Evaluation and extension of a kernel-based method for gene-gene interaction tests of common variants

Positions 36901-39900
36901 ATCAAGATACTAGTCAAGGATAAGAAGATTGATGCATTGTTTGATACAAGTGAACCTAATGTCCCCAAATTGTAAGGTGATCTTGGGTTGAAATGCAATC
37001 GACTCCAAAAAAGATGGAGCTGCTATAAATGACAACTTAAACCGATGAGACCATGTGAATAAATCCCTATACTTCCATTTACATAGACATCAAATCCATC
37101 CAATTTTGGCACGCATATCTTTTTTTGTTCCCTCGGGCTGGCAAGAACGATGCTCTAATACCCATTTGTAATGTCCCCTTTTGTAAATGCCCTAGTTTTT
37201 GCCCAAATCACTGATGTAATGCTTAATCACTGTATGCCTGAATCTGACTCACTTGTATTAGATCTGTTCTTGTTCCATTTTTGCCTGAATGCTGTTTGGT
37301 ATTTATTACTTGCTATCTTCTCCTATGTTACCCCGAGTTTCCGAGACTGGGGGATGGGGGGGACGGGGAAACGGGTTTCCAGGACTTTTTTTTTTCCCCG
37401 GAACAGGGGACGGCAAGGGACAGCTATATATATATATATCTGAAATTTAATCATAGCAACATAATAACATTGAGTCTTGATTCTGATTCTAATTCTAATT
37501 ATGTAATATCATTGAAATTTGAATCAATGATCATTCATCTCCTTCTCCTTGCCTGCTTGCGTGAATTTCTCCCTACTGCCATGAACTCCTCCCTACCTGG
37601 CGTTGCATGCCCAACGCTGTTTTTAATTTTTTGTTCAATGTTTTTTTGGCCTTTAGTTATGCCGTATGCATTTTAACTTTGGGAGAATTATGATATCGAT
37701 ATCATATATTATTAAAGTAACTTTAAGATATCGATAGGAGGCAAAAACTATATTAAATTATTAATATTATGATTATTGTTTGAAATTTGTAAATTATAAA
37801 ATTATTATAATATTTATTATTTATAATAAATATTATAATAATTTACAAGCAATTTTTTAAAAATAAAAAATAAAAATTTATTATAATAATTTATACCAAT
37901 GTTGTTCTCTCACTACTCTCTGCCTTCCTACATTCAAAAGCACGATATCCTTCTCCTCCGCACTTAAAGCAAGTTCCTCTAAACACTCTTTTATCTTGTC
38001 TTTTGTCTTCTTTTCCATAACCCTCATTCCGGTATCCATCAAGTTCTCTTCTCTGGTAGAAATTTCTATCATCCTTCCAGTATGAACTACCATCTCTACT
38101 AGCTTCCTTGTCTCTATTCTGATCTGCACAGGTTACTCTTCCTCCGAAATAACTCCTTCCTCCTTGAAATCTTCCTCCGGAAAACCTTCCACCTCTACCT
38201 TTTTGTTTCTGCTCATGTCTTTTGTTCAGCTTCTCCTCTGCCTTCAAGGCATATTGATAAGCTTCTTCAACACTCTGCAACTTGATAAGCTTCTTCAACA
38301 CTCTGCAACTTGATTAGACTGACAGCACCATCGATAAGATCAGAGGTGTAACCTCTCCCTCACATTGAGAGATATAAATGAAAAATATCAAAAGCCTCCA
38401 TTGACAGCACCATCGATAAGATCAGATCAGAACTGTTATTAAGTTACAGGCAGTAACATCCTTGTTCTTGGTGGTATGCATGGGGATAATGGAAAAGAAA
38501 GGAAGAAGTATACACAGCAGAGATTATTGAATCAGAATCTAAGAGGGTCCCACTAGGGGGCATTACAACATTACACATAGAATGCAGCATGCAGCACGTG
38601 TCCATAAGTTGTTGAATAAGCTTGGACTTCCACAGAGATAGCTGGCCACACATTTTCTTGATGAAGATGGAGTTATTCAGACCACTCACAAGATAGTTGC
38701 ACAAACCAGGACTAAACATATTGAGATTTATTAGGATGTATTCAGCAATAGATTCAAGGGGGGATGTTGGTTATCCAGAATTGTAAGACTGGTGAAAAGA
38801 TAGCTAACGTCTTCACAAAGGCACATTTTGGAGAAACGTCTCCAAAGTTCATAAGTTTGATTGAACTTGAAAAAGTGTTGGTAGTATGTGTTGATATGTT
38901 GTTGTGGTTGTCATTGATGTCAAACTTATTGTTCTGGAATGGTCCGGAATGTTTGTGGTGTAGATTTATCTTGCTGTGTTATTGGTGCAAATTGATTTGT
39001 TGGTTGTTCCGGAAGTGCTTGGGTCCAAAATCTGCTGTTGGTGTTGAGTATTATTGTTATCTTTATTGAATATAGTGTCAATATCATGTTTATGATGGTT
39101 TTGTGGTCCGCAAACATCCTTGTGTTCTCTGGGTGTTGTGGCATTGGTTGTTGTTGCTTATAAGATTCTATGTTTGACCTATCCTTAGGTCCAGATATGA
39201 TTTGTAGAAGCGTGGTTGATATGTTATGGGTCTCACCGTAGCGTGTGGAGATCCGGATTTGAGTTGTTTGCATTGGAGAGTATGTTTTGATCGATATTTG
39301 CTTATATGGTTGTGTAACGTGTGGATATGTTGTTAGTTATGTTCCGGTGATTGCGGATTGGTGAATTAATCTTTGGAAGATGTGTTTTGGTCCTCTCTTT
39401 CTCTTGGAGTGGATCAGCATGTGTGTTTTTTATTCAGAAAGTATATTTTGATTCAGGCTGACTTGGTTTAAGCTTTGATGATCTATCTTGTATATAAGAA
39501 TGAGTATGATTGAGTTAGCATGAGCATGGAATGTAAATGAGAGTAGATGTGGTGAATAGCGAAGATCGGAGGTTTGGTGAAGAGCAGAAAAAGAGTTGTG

Interaction is likely to play a signiﬁcant role in complex diseases, and various methods are available for identifying interactions between variants in genome-wide association studies (GWAS). Kernel-based variance component methods such as SKAT are ﬂexible and computationally eﬃcient methods for identifying marginal associations. A kernel-based variance component method, called the Gene-centric Gene-Gene Interaction with Smoothing-sPline ANOVA model (SPA3G) was proposed to identify gene-gene interactions for a quantitative trait. For interaction testing, the SPA3G method performs better than some SNP-based approaches under many scenarios. In this thesis, we evaluate the properties of the SPA3G method and extend SPA3G using alternative p-value approximations and interaction kernels. This thesis focuses on common variants only. Our simulation results show that the allele matching interaction kernel, combined with the method of moments p-value approximation, leads to inﬂated type I error in small samples. For small samples, we propose a Principal Component (PC)-based interaction kernel and computing p-values with a 3-moment adjustment that yield more appropriate type I error. We also propose a weighted PC kernel that has higher power than competing approaches when interaction eﬀects are sparse. By combining the two proposed kernels, we develop omnibus methods that obtain near-optimal power in most settings. Finally, we illustrate how to analyze the interaction between selected gene pairs on the age at natural menopause (ANM) from the Framingham Heart Study.